One of the tactics of the WSPU from 1907 onwards was to hold a Women's Parliament at the beginning of each Parliamentary session. The King's Speech was on 12 February 1907, and the following day the women held their own session followed by a march to the Houses of Parliament to present a petition to the Prime Minister. After speeches, about four hundred women, led by Charlotte Despard, set off for Westminster, where they were greeted by flanks of police determined to halt their progress. The women were not for turning, and they resolutely attempted repeatedly to progress. About fourteen women made it to the Lobby, but all were immediately arrested. Another fifty women were arrested outside, including Florence Bright. In court, Florence, charged with disorderly conduct, questioned the police constable's evidence, which a second officer substantiated to her shock. Florence observed that such testimony was 'dreadful to the dock'. Bringing out the mounted police had been 'dreadful' but being used to horses, Florence testified that she had grabbed the bridle turning the horse from her, at which point she was arrested. She was sentenced to fourteen days in prison.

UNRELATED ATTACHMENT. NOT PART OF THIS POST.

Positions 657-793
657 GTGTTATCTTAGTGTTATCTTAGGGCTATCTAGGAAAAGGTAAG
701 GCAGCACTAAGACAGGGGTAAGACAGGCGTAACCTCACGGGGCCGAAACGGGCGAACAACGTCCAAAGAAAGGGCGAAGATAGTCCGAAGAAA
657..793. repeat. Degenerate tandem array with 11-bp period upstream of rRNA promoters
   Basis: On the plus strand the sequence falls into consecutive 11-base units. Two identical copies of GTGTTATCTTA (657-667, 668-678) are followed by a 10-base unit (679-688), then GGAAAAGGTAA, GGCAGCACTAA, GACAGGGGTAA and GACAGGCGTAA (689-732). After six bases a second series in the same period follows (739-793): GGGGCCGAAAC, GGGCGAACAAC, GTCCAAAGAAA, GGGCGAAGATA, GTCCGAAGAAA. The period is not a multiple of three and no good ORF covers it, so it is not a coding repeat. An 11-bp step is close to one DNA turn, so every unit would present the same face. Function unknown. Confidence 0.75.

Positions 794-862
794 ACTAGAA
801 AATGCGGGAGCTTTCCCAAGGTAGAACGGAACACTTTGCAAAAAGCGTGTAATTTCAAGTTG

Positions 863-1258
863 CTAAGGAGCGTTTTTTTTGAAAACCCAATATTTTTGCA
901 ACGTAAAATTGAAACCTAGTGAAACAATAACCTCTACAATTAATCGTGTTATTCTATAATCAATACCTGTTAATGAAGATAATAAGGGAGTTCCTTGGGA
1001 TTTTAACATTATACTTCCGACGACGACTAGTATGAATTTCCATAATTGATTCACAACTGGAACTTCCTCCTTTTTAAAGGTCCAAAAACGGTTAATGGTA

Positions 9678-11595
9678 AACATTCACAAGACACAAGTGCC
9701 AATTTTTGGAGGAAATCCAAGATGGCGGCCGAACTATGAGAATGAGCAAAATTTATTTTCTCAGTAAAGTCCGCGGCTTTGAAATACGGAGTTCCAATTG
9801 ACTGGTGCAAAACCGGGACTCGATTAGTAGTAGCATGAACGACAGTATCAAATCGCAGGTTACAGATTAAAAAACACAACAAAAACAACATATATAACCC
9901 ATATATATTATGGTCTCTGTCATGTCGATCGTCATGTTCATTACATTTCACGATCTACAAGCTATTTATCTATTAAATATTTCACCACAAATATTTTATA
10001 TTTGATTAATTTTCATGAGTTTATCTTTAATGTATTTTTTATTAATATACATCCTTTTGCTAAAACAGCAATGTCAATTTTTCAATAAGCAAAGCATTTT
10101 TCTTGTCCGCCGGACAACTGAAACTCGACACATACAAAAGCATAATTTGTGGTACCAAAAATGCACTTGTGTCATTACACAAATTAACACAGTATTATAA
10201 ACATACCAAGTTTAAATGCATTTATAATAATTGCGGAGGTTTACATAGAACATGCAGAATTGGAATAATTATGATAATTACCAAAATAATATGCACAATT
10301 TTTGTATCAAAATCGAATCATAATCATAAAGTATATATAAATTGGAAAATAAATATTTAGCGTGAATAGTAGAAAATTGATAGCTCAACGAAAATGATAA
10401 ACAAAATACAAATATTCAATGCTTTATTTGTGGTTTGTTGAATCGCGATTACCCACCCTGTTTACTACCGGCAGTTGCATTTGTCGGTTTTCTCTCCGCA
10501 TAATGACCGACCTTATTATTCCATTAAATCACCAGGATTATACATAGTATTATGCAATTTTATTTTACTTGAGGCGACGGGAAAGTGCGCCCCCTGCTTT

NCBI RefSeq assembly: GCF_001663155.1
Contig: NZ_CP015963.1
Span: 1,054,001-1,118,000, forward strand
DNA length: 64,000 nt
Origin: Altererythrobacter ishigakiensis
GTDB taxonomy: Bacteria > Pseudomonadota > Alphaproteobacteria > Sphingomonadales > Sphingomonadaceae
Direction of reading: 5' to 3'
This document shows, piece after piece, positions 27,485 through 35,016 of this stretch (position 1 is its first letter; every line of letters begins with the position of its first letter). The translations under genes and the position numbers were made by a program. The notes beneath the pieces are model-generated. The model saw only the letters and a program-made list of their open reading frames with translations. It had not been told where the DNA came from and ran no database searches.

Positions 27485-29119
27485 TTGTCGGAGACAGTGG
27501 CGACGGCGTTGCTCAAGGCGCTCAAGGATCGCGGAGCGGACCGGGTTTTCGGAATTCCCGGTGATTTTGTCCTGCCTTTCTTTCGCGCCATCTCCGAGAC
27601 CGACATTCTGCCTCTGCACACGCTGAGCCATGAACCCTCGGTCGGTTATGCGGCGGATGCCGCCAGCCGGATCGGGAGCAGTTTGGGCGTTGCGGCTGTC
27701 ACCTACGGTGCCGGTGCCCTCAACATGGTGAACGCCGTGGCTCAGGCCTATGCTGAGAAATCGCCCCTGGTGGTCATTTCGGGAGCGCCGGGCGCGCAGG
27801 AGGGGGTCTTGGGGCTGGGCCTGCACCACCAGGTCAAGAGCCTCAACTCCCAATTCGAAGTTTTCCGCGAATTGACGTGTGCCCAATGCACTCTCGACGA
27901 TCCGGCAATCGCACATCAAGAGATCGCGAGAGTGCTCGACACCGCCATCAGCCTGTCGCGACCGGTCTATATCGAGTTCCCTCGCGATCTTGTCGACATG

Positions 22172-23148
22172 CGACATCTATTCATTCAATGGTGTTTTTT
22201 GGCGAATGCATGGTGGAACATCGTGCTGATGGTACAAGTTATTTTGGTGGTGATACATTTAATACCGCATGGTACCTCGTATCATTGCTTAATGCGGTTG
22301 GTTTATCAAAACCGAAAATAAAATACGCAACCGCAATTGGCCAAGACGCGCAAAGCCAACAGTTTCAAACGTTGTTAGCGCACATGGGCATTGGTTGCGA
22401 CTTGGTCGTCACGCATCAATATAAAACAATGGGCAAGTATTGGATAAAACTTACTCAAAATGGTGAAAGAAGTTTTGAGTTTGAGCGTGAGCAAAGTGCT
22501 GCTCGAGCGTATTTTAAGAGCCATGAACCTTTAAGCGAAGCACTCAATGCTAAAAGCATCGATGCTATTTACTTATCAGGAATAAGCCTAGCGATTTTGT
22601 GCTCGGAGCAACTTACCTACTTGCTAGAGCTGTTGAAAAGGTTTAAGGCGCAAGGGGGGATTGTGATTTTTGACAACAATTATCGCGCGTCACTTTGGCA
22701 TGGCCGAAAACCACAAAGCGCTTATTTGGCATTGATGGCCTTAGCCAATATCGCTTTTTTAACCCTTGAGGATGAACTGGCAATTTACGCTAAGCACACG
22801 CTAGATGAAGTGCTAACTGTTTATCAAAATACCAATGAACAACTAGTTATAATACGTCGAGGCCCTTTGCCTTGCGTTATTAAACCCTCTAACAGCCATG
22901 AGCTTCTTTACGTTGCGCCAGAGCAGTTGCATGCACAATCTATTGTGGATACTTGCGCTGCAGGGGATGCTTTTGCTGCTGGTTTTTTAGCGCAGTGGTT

Several newspapers reported that Florence was the first authoress to go to prison. By the time of her sentence, she had written The Vision Splendid published in 1899 and co-written with Robert Machray, a fellow author and for a year the editor of the Daily Mail, the Girl Capitalist and One Pretty Pilgrim's Progress. In 1907 Florence followed her earlier success with the publication of An Outsider's View of the Women's Movement.
Ten years later, she gave her name to a promotional advertisement for Sanatogen, writing that a course of the medicine had cured her nervous debility.